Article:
Minimuseum from Mudpies to Magnets

We created a mini museum with some of items in our nature collection today.  As simple as this looks, it took quite a bit of time and diligent effort to confirm the exact names of the items so we could be certain enough about them to make their labels. I think this mini museum might become a permanent fixture in our house.  It would be easy enough to swap out these items with new and different ones as the months go by.  And it’s nice to bring some items in our nature collection out of shoe boxes where we can see them more readily and appreciate them more often.  Note: Once the baby is toddling around and pulling up, we may have to put this collection in the middle of the dining room table or someplace even higher until she can be trusted not to destroy it. But for now and at least another month or two, our mini museum has a happy home on our coffee table.

Color My Petals from Mudpies to Magnets

We took a walk in our neighborhood to get some exercise, enjoy the perfect weather and to see (and hear) the spectacular, autumn leaves everywhere.

Here’s the view out over Waterbury from one side of our neighborhood, East Mountain.  Glorious! The wind sweeps through this spot and when you are standing here and it blows, you can’t help but close your eyes and smile (and think of this song.)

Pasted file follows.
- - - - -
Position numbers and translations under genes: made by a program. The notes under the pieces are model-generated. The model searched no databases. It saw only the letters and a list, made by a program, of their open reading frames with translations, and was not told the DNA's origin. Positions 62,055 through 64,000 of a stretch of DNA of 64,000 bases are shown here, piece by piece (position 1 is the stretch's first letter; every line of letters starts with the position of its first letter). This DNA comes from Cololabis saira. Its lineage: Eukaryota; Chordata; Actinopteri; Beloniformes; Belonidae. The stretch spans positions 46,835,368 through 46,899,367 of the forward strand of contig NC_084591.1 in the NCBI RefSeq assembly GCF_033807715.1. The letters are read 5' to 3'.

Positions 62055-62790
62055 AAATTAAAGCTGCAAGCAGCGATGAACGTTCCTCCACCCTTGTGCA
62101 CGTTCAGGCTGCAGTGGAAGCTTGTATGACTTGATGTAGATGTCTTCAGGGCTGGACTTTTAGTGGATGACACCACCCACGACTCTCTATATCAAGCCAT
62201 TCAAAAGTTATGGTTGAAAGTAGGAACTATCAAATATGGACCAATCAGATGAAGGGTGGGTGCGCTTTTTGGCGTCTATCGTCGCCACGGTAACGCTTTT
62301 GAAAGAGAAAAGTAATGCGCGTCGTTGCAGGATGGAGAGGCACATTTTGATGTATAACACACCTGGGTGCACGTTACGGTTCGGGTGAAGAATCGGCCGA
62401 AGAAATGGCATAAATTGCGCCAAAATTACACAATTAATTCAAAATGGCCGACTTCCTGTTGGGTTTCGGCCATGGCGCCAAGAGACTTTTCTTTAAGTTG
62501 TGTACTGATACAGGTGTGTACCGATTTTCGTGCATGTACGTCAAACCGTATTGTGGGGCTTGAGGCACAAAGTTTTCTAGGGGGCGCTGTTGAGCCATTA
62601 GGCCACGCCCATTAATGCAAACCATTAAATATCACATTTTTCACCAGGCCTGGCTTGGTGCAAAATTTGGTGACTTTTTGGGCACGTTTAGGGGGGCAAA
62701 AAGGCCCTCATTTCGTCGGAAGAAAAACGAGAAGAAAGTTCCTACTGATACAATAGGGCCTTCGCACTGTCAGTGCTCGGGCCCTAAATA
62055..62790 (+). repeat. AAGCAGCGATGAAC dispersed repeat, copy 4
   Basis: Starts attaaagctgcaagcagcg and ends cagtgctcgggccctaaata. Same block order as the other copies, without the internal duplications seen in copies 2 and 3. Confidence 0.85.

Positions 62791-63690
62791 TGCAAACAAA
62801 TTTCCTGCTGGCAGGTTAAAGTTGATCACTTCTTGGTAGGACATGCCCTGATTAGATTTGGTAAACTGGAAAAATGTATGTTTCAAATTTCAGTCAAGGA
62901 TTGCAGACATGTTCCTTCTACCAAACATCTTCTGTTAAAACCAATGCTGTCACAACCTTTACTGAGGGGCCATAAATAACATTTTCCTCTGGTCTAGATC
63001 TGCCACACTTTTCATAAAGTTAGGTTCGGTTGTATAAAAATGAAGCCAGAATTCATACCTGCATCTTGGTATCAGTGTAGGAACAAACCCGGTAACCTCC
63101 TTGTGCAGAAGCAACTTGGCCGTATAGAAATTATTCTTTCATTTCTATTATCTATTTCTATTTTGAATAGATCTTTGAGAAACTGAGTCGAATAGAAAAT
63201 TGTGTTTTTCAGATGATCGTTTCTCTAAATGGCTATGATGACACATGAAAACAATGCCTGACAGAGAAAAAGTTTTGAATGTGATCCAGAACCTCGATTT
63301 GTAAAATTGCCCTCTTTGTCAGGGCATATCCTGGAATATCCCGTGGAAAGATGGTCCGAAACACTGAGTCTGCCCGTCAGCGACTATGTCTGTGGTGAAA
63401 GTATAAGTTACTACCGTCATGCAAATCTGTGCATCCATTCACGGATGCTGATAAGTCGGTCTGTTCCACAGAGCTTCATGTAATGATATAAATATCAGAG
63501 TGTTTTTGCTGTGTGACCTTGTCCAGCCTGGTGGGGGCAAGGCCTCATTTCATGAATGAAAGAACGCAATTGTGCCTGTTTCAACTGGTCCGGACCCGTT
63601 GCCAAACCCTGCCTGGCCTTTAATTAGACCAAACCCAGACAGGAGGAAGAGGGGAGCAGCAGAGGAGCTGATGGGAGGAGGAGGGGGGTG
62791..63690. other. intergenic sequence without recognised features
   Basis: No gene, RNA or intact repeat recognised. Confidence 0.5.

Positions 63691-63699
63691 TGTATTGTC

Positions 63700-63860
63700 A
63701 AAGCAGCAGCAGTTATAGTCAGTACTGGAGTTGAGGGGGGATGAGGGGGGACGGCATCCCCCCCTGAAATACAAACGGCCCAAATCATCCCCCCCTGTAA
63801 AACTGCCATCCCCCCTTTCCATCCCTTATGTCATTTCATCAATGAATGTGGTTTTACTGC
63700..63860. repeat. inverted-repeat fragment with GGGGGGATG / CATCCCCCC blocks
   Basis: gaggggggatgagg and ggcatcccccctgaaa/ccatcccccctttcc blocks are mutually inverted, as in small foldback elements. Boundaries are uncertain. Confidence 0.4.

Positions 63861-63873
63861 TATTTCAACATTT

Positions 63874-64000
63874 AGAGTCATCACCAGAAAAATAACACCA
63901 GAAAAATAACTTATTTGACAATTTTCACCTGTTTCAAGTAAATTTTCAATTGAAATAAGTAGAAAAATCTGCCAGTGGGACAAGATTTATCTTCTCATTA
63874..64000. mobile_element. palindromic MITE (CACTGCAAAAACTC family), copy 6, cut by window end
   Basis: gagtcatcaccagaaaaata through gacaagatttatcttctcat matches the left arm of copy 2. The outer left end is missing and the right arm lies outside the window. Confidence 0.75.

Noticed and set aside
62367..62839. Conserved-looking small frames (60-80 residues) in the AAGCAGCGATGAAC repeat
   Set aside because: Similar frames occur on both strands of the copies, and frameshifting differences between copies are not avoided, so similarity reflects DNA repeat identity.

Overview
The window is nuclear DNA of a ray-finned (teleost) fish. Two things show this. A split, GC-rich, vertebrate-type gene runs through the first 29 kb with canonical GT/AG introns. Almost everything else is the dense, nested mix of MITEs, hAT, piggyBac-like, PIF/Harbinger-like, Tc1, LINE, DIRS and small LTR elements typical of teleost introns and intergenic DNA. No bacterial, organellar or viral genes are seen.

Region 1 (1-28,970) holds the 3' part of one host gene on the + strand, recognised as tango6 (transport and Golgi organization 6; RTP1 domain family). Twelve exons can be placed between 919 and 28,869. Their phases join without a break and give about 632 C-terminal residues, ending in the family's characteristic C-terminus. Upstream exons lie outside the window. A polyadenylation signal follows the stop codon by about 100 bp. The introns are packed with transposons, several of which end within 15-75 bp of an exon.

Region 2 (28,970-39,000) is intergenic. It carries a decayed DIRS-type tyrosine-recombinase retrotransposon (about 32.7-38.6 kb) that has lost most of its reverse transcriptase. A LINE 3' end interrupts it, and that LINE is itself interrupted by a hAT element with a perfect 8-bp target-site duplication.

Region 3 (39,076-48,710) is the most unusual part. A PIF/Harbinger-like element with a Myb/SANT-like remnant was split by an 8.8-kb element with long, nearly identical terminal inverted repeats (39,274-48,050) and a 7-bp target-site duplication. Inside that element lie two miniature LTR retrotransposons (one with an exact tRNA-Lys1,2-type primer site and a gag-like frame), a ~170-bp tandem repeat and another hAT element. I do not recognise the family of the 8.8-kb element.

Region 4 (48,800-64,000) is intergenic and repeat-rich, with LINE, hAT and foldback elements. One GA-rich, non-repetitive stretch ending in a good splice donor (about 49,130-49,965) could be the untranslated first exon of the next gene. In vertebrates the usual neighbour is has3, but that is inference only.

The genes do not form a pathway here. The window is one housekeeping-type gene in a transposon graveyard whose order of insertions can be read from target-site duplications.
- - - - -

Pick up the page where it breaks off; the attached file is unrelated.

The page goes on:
There’s a hillside where several grasses and wildflowers (weeds) grow. The girls collected some of the last of the Queen Anne’s Lace and put it behind their ears till we got home.

Once inside and settled, we found a science experiment in Mudpies to Magnets called “Color My Petals.”  We added several drops of food coloring to water in a vase and we’re going to let the flowers drink it up (and change color) to illustrate how flowers drink water from the ground outside.

Pillbug Palace from Mudpies to Magnets

We took a clean, empty aquarium outside then filled it with some moist dirt, a small, flat rock, a piece of bark, a broken twig and various dead leaves.  Then we scoured the woods behind our house for pill bugs. We found several, probably fifty, under the logs and pieces of bark along the ground near our wood pile. Norah used a disposable, plastic spoon to gently coax them off and into the aquarium.  We put the lid on (tightly) and brought the aquarium inside to observe the pill bugs for a few days.  “Operation Pill Bug” was a success! Note: We got the idea for this activity from Mudpies to Magnets.